The auctions of Swiss government bonds: should the Treasury price discriminate or not?
Ever since Friedman's (1960) contribution, there has been an ongoing controversy about whether the Treasury should auction off its government debt with a discriminatory or with a uniform price format. Many industrialized countries, the United States or Germany, for instance, use discriminatory auctions, while Switzerland applies to uniform price rule. Using recent contributions to multi-unit auction theory, we analyze data on the bids submitted to Swiss Treasury bond auctions over the last three years. We then construct hypothetical bid functions that would occur under price discrimination. ...
Computationally convenient distributional assumptions for common value auctions
Although the mathematical foundations of common value auctions have been well understood since Milgrom & Weber (1982), equilibrium bidding strategies are computationally complex. Very few calculated examples can be found in the literature, and only for highly specialized cases. This paper introduces two sets of distributional assumptions that are flexible enough for theoretical and empirical applications and yet permit straightforward calculation of equilibrium bidding strategies.
A discrete model of discriminatory price auctions - an alternative to Menezes-Monteiro
Menezes and Monteiro, Math. Soc. Sci. (1995), show that a multi-unit discriminatory price auction does not have a pure strategy equilibrium unless one imposes some rather special conditions on the demand functions. This non-existence result might indicate a problem either with the underlying auction procedure (as Menezes and Monteiro suggest) or with the modelling approach (as we suggest). We observe that the non-existence problem disappears if bids must come in multiples of smallest units --- a realistic feature. Moreover, we show that most of the analysis can be recast in a discrete action ...
Insider rates vs. outsider rates in lending
The presence of private information about a firm can affect the competition among potential lenders. In the Sharpe (1990) model of information asymmetry among lenders (with the von Thadden (2004) correction), an uninformed outside bank faces a winner?s curse when competing with an informed inside bank. This paper examines the model?s prediction for observed interest rates at an inside vs. outside bank. Although the outside bank wins more bad firms than the inside bank, the winner?s curse also causes the outside rate conditional on firm type to be lower in expectation than the inside rate ...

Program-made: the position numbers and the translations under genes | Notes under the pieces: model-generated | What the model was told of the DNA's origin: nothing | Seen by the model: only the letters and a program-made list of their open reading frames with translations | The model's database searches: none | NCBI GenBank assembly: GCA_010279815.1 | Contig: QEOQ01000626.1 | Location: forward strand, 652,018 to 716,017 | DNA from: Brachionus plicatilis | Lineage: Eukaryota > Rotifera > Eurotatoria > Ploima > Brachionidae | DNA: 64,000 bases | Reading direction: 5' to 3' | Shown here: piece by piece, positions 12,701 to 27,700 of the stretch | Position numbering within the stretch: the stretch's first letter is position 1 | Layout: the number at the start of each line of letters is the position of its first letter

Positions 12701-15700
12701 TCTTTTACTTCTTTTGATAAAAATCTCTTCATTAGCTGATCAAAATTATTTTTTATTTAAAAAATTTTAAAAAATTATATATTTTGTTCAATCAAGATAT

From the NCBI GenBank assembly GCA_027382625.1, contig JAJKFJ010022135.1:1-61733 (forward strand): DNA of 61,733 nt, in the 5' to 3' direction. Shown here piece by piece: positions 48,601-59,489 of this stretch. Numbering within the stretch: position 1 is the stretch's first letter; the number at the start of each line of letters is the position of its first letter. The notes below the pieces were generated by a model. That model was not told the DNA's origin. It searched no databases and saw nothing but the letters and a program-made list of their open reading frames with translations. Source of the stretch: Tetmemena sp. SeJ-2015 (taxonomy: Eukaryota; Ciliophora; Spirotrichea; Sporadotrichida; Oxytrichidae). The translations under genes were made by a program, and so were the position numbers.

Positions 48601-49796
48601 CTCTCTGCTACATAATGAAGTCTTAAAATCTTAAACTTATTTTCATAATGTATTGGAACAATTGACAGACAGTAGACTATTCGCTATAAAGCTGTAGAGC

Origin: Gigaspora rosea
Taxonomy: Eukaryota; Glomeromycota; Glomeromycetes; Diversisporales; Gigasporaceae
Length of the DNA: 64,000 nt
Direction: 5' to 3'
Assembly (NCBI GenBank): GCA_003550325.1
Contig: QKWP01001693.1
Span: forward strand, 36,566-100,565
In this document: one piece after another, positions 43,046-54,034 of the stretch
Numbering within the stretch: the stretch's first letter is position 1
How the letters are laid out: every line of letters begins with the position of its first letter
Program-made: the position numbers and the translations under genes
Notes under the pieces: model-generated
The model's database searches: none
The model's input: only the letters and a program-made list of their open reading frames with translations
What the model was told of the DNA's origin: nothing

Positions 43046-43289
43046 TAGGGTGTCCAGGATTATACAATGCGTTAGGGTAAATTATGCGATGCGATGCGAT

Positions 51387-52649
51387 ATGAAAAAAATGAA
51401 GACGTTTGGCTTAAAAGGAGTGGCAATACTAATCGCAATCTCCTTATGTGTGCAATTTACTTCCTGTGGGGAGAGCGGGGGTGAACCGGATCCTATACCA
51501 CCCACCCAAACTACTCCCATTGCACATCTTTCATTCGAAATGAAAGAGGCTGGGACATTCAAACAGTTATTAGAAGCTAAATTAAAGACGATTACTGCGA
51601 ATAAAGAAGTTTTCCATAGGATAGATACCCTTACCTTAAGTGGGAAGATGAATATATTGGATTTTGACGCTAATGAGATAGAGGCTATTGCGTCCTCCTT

The multiple unit auction with variable supply
The theory of multiple unit auctions traditionally assumes that the offered quantity is fixed. I argue that this assumption is not appropriate for many applications because the seller may be able and willing to adjust the supply to the bidding. In this paper I address this shortcoming by analyzing a multi-unit auction game between a monopolistic seller who can produce arbitrary quantities at constant unit cost, and oligopolistic bidders. I establish the existence of a subgame-perfect equilibrium for price discriminating and for uniform price auctions. I also show that bidders have an ...
The fragility of discretionary liquidity provision - lessons from the collapse of the auction rate securities market
We study the fragility of discretionary liquidity provision by major financial intermediaries during systemic events. The laboratory of our study is the recent collapse of the auction rate securities (ARS) market. Using a comprehensive dataset constructed from auction reports and intraday transactions data on municipal ARS, we present quantitative evidence that auction dealers acted at their own discretion as "market makers" before the market collapsed. We show that this discretionary liquidity provision greatly affected both net investor demand and auction clearing rates. Importantly, ...
Explaining the decline in the auction rate securities market
Auction rate securities are an example of a relatively obscure financial market instrument that has been caught up in the recent negative sentiment affecting the financial markets. This article examines these securities and sheds some light on recent events.
Treasury auctions: what do the recent models and results tell us?
Auctions, as selling mechanisms, have existed for well over two thousand years. Today, one of the most important auction markets in the world is that of U.S. Treasury securities; approximately $2 trillion worth of Treasury securities was auctioned in 1995. ; A long-standing debate has been about selecting an appropriate auction format for various Treasury securities, a format that would be least subject to possible manipulation by individual traders or a cartel and also result in the highest possible revenues for the Treasury. The Treasury is currently experimenting with what is called a ...
Disadvantaged business enterprise goals in government procurement contracting: an analysis of bidding behavior and costs
Programs that encourage the participation of disadvantaged business enterprises (DBE) as subcontractors have been a part of government procurement auctions for over three decades. In this paper, we examine the impact of a program that requires prime contractors to subcontract out a portion of a highway procurement project to DBE firms. We study how DBE subcontracting requirements affect bidding behavior in federally funded projects. Within a symmetric independent private value framework, we use the equilibrium bidding function to obtain the cost distribution of firms undertaking projects ...